I had a conversation recently that brought up the question of why some believers are so very weird. I’m not talking here about why believers are weird to the world. The lost world will never understand why we follow the ways of the Lord regarding all sorts of issues related to worship and even basic morality. But that does not answer why some believers can get so very strange, slipping way out into left field in their doctrine and practice.

Proverbs 18:1-2

1 Whoever isolates himself seeks his own desire;
he breaks out against all sound judgment.
2 A fool takes no pleasure in understanding,
but only in expressing his opinion.

These two verses at the beginning of Proverbs 18 do a great job of showing us what is a danger that some believers face. Isolation is deadly. Cloistering together with only a few believers can often produce an echo chamber leading to very dangerous thinking. Believers need other Bible-believing believers to help them to examine their thoughts and their doctrine to be sure that nobody is driving the car off a cliff.

Of course I do not assume that there is no danger in following the crowd. In America, the modern church produces a whole lot of bad doctrine and bad thinking. I’m surely not suggesting that believers need to be influenced by prosperity preachers or megachurch strategies. We need to be sure that our influence is genuinely biblical.

What I am saying, however, is that we need to be careful that we are in contact with other believers who love the word and who have the right and the ability to challenge our thinking when we suddenly develop a “new” way to understand something. If the only voice you hear is your own when you propose a new way to keep the Sabbath, to think about roles in marriage, to discuss the standards for baptism, or something similar, you are likely to walk into some strange territory. We need to hear the voices of believers from the past who helped develop solid confessions of the faith. We also need to hear the voices of trustworthy believers in the present, especially if they see us wandering off into weirdness for weirdness’ sake. And even our local churches need interaction with other local churches to make sure that we, as a group, have not gone somewhere novel.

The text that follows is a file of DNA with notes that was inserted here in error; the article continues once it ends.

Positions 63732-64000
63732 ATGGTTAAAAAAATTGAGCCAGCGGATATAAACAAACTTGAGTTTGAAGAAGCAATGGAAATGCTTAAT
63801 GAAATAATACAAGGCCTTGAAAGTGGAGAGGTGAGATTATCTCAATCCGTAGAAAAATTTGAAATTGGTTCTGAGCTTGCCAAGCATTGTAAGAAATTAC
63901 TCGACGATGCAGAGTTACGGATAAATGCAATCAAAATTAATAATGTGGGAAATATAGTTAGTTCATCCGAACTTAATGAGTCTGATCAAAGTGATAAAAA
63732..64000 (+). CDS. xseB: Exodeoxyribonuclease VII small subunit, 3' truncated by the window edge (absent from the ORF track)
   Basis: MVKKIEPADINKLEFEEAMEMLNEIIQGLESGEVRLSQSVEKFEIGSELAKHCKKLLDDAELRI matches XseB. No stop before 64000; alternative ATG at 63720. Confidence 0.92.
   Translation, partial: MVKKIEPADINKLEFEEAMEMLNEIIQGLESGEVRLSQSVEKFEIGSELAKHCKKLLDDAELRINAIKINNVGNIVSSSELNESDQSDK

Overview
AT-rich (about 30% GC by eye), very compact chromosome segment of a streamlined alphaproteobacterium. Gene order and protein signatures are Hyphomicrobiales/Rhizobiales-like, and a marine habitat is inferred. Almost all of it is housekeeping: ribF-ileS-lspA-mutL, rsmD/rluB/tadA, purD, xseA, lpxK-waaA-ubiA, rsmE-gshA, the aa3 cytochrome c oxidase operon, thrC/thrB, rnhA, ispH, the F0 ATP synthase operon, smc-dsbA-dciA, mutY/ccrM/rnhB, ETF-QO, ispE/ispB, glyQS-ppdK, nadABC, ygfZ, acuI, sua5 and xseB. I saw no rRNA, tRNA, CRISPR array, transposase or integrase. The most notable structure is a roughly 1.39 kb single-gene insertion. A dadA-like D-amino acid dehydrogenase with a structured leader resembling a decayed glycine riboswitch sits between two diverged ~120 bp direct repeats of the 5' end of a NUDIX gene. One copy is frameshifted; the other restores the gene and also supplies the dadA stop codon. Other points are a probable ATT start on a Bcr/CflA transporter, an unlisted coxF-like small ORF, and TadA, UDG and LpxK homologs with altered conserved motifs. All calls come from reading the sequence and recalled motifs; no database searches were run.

This is true in big doctrines, and it is true in day-to-day living. Isolation is deadly for the believer. God designed us to be united together in a community, a family, a body called the local church. You need to be thinking and praying and living alongside other believers. You need to see people who hurt in different ways than you do so that you can learn compassion. You need to be around people who are smarter than you, or who are smart in a different way from you, so that you can learn from their experience and study. You need to hear solid arguments and not merely your own voice.

How Good and Pleasant

In the Psalms, we run across great glory and deep sorrow. We find praise and lament. We find expression of love and imprecations. We find gigantic texts in praise of Scripture and sweeping histories of Israel. And we find tiny little psalms, songs we almost forget, that have beautiful truths to share.

Psalm 133

1 A Song of Ascents. Of David.
Behold, how good and pleasant it is
when brothers dwell in unity!
2 It is like the precious oil on the head,
running down on the beard,
on the beard of Aaron,
running down on the collar of his robes!
3 It is like the dew of Hermon,
which falls on the mountains of Zion!
For there the Lord has commanded the blessing,
life forevermore.

Psalm 133 is all of 3 verses long. And what do we learn from it? What does it praise? We see the beauty of the unity of brothers. There is something good, something glorious, something magnificent when brothers dwell together in unity.

David tells us in this short text that, when brothers live united, it is like oil poured over the head. It is like the sweet and sacred anointing oil flowing over the head and shoulders of the high priest. It is sacred, special, and sensational. There is a good feeling, a refreshing feeling.